7\cr

-17

\end{bmatrix} \) \(~~~~~~~~~~\)Q =\( \begin{bmatrix}

-1 \cr

-18\cr

-19\cr

9\cr

13

\end{bmatrix} \)

In the above example , P and Q are 3 ×1 and 5 × 1 order matrices respectively.

### Zero or Null Matrix

If in a matrix all the elements are zero then it is called a **zero matrix** and it is generally denoted by 0. Thus, A = [a_{ij}]_{mxn} is a zero-matrix if a_{ij} = 0 for all i and j; E.g. \(\left[ \begin{matrix} 0 & 0 & 0 \\ 0 & 0 & 0 \\ 0 & 0 & 0 \\ \end{matrix} \right]\). is a zero matrix of order 2 x 3.

A = \(\left[ \begin{matrix} 0 \\ 0 \\ 0 \\ \end{matrix}\,\,\,\,\begin{matrix} 0 \\ 0 \\ 0 \\ \end{matrix} \right]\)

is a 3 x 2 null matrix & B = \(\left[ \begin{matrix} 0 & 0 & 0 \\ 0 & 0 & 0 \\ 0 & 0 & 0 \\ \end{matrix} \right]\) is 3 x 3 null matrix.

### Singleton Matrix

If in a matrix there is only element then it is called** singleton matrix**. Thus, A = [a_{ij}]_{mxn} is a singleton matrix if m = n = 1. E.g. [2], [3], [a], [] are singleton matrices.

### Horizontal Matrix

A matrix of order m x n is a **horizontal matrix** if n > m; E.g. \(\begin{bmatrix} 1 & 2 &3 &4 \\ 2& 5& 1 & 1 \end{bmatrix}\).

### Vertical Matrix

A matrix of order m x n is a **vertical matrix** if m > n; E.g. \(\left[ \begin{matrix} 2 \\ 1 \\ 3 \\ 2 \\ \end{matrix}\,\,\,\,\begin{matrix} 5 \\ 1 \\ 6 \\ 4 \\ \end{matrix} \right]\)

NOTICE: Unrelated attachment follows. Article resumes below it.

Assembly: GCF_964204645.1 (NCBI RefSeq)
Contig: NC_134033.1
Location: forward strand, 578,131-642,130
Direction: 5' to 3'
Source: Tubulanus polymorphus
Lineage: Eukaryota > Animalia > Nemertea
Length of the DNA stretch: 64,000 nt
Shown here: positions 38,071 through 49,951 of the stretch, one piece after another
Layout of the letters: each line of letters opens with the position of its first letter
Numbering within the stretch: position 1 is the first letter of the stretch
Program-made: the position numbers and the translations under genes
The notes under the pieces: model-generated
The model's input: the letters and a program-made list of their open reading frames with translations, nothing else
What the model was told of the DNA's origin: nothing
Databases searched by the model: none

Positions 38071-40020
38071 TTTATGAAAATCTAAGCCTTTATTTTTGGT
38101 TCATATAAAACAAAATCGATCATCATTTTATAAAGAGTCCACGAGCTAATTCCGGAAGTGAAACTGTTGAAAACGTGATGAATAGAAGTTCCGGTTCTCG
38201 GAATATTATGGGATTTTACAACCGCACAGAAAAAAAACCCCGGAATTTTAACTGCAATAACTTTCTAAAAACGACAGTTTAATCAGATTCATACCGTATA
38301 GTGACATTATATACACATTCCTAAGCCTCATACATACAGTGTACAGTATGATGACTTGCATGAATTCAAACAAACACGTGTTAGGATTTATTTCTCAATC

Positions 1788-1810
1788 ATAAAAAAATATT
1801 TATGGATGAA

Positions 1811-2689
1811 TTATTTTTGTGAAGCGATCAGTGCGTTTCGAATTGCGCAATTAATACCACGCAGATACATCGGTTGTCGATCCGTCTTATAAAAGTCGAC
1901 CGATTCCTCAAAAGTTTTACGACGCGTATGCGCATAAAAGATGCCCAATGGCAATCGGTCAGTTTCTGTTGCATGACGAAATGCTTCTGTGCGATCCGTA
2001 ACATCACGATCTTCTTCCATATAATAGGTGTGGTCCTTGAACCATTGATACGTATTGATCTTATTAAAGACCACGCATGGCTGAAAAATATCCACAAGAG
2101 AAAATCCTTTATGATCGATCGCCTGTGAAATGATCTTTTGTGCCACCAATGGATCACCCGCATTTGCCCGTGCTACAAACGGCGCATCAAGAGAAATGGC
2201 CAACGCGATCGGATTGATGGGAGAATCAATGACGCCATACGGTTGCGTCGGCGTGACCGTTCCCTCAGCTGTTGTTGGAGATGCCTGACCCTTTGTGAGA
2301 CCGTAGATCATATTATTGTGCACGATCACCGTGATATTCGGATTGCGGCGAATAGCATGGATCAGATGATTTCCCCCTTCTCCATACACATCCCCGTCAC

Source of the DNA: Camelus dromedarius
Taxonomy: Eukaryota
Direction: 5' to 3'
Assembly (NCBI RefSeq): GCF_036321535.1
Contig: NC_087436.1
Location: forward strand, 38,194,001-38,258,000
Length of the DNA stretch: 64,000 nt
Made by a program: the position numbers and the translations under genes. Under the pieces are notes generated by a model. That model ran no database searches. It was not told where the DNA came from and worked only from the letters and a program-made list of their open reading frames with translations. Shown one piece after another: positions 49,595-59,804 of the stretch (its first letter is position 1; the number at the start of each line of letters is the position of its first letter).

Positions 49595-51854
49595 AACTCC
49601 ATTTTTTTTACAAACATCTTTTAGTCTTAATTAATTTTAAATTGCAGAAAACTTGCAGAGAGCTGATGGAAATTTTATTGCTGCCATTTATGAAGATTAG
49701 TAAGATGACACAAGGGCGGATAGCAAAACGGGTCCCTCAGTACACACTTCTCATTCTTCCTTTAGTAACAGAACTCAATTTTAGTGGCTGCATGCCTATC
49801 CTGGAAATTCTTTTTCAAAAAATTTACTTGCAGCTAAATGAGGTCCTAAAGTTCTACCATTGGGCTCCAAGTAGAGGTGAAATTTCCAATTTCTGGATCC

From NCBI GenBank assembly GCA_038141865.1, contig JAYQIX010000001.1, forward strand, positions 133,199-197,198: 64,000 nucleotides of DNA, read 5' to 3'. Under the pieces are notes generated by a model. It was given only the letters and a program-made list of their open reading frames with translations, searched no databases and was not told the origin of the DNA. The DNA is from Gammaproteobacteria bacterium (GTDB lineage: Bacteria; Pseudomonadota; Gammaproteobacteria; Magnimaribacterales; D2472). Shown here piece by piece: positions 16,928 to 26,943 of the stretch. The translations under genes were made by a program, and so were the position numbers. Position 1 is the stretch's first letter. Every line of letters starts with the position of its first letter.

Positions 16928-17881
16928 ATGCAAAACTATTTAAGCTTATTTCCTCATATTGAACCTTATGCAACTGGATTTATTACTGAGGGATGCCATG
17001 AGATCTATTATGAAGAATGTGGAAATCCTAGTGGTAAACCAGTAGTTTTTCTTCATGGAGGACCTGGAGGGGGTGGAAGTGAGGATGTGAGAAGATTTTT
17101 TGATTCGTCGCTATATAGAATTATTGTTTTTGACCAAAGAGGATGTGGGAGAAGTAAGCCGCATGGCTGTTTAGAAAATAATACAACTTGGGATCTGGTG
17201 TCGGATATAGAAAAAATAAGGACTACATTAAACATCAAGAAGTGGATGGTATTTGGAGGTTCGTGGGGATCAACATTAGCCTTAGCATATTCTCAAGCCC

### Square Matrix

If the number of rows and the number of columns in a matrix are equal, then it is called a **square matrix**.

Thus, A = [a_{ij}]_{mxn} is a square matrix if m = n; E.g. \(\left[ \begin{matrix} {{a}_{11}} & {{a}_{12}} & {{a}_{13}} \\ {{a}_{21}} & {{a}_{22}} & {{a}_{23}} \\ {{a}_{31}} & {{a}_{32}} & {{a}_{33}} \\ \end{matrix} \right]\)

is a square matrix of order 3 × 3.

The sum of the diagonal elements in a square matrix A is called the trace of matrix A, and which is denoted by tr(A); tr(A) = \(\sum\limits_{i=1}^{n}{{{a}_{ij}}={{a}_{11}}+{{a}_{22}}+….{{a}_{mn}}.}\)

Another example of a square matrix is:

\(P = \begin{bmatrix} 4 & 7\\ 9 & 13 \end{bmatrix}\)Q =\( \begin{bmatrix}

2 & 1 & 13\cr

-5 & -8 & 0\cr

14 & -7 &9

\end{bmatrix} \)

The order of P and Q is 2 ×2 and 3 × 3 respectively.

### Diagonal Matrix

If all the elements, except the principal diagonal, in a square matrix, are zero, it is called a **diagonal matrix**. Thus, a square matrix A = [a_{ij}] is a diagonal matrix if a_{ij} = 0,when \(i\ne j;\,E.g.\left[ \begin{matrix} 2 & 0 & 0 \\ 0 & 3 & 0 \\ 0 & 0 & 4 \\ \end{matrix} \right]\)

is a diagonal matrix of order 3 x 3, which can also be denoted by diagonal [2 3 4]. The special thing is, all the non-diagonal elements of this matrix are zero. That means only the diagonal has non-zero elements. There are two important things to note here which are